.....for the home. Is it worth it?
I repaired a loose connection in an outlet on an exterior wall. Upon doing so, I noticed a draft of cold air from under the outlet. Therefore, I temporarily plugged it. Directly under the that area in the basement above my drop ceiling panels, also on the exterior wall, is another draft which appears to be coming from the side door area. Two summers past, I used expand foam and caulk along the entire side of the house and filled in some questionable areas around the door with cement (threshold area), hoping I might conquer this draft. Nope, nothing doing and it's aggravating. Therefore, the infrared red scanning idea comes to mind. I need to find this leak, along with other reasons why part of my house is colder than the rest.
I have one of those. The problem I encounter is pinpointing the exact
location. I can point to a corner on wall, an outlet or wall switch which
has a draft, but it doesn't pinpoint the exact location of origin. I'm a
person who likes to fix the problem correctly at the onset.
I am unable to pinpoint this particular draft and it's driving me insane.
The HVAC supply houses sell little smoke bombs for detecting leaks in
air handling systems. You may be able to buy some but notify the fire
department if you are going to use any. Go to where you suspect the
air could be coming from and set one off.
My first unit has that laser aimer too - but the area beingmeasured
is a whole lot bigger than the laser spot!!!
I use it for automotive and machine work, checking temperatures.
Just got a Black and Decker "thermal leak detector" for Christmas from
my oldest daughter.
You "calibrate " it to wall temperature and set the switch to the
allowable temperature gradient -1, 5, or 10 degrees F. It shows a
freen spot on the wall within that range, and red or blue if warmer or
colder. Makes a quick sweep pretty painless. Canadian Tire had them
on sale just before Christmas for something like $35. A few weeks
earlier they were on for $50. Regular price is $100 ($99.95)
.....for the home. Is it worth it?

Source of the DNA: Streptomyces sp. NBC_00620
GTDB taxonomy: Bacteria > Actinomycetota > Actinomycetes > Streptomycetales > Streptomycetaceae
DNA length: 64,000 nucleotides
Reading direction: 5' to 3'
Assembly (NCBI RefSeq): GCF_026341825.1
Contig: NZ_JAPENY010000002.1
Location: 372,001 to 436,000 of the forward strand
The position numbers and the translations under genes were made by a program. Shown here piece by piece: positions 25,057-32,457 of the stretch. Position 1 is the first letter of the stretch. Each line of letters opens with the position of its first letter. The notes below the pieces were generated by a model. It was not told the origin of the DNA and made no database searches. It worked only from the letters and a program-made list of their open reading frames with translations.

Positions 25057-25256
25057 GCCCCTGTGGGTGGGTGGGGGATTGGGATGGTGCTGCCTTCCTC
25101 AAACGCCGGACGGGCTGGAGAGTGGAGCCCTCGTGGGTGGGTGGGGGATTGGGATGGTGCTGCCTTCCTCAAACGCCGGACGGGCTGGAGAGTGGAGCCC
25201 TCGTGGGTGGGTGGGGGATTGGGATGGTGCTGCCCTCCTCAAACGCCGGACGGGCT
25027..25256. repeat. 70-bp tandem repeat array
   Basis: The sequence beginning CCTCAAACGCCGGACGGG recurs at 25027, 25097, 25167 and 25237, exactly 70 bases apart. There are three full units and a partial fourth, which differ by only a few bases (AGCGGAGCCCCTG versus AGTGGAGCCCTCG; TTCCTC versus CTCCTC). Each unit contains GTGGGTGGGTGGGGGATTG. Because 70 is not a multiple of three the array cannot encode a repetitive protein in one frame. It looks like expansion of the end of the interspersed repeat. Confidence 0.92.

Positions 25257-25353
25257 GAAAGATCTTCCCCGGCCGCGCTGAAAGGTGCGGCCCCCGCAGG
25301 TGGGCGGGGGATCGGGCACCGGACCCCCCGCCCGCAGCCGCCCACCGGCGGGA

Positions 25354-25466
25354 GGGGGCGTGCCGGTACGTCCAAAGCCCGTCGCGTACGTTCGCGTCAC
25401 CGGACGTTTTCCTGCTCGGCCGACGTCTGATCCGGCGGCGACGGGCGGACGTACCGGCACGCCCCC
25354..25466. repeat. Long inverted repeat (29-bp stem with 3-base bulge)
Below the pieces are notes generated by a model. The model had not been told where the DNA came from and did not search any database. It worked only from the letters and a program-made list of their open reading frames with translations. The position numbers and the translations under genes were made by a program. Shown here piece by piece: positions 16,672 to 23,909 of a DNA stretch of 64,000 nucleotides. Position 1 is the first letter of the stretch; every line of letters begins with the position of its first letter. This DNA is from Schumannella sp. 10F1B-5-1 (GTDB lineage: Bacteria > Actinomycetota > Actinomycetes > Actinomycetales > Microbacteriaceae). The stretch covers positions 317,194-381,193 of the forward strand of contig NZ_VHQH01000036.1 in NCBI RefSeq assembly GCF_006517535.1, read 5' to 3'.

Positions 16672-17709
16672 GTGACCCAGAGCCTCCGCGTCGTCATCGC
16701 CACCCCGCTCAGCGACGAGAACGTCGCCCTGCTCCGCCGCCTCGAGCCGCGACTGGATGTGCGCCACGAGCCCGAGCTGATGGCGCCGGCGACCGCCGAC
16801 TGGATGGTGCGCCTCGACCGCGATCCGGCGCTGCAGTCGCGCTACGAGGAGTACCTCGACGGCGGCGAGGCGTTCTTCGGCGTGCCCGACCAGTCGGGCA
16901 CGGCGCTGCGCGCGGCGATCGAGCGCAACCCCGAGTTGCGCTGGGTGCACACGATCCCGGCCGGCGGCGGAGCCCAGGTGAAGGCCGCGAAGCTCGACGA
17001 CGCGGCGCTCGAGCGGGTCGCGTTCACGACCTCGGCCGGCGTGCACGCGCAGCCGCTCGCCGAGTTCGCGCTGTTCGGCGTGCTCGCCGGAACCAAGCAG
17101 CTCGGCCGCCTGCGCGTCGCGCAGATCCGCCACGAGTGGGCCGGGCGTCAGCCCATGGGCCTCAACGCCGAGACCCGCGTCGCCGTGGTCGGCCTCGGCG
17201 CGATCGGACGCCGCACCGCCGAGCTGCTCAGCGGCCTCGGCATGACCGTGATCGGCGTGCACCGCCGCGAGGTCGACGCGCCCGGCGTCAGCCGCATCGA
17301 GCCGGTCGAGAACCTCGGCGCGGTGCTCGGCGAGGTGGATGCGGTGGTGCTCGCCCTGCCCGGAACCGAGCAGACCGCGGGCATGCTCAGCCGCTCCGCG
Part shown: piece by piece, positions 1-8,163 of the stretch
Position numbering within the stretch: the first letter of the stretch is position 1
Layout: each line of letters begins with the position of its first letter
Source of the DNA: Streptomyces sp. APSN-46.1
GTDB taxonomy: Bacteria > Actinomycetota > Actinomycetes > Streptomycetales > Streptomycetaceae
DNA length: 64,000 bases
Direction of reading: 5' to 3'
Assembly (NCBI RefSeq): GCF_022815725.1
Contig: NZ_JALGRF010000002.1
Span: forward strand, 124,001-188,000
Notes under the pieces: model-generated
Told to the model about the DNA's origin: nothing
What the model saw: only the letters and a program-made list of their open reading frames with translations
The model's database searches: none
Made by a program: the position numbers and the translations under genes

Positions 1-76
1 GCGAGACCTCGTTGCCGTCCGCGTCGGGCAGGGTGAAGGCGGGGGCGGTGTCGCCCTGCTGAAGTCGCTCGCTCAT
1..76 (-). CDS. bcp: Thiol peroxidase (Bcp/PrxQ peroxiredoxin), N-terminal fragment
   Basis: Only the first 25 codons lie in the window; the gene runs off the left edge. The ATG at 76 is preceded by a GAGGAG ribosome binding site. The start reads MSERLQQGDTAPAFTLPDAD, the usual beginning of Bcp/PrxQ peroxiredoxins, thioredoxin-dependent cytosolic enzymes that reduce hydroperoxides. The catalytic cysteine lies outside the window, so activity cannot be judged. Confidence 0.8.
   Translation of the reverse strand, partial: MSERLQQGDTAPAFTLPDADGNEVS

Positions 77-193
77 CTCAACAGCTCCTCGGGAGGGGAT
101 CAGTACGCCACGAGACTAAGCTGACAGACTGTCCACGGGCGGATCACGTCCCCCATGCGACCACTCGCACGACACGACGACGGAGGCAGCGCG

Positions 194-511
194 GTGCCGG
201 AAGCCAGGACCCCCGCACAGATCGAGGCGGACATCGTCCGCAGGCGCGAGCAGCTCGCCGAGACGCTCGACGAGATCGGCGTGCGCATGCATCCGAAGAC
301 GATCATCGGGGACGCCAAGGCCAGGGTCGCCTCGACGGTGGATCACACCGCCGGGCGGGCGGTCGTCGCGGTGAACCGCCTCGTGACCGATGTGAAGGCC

I repaired a loose connection in an outlet on an exterior wall. Upon doing
so, I noticed a draft of cold air from under the outlet. Therefore, I
temporarily plugged it. Directly under the that area in the basement above
my drop ceiling panels, also on the exterior wall, is another draft which
appears to be coming from the side door area. Two summers past, I used
expand foam and caulk along the entire side of the house and filled in some
questionable areas around the door with cement (threshold area), hoping I
might conquer this draft. Nope, nothing doing and it's aggravating.
Therefore, the infrared red scanning idea comes to mind. I need to find this
leak, along with other reasons why part of my house is colder than the rest.
Many utility companies have energy saving programs that do that sort of
thing at low cost. The way you describe the drafts, it may easily pay for
itself in a short time.
How much would it cost to scan? I believe you can rent one online, or buy
one for US$1600.
Or try using smoke? Use an incense or something similar. If there's a draft,
it should be easily detected. Another idea is to create a negative pressure
in the house (e.g. by turning on a strong exhaust fan or window fan). This
would make the draft stronger and easier to detect
Harbor Freight has a $19.99 and a $25.99 unit (coupon for this one).
I got one a week ago, only thing I don't like is the laser pointer
points below the hot spot, but as long as I remember that, it has been
Take a look at the EXTECH i5 Compact Infrared Thermal Imaging Camera:
The unit is sold by the HVAC supply outfit Johnstone Supply Company.
Their price is $1,595.00 but you could give them a call if there is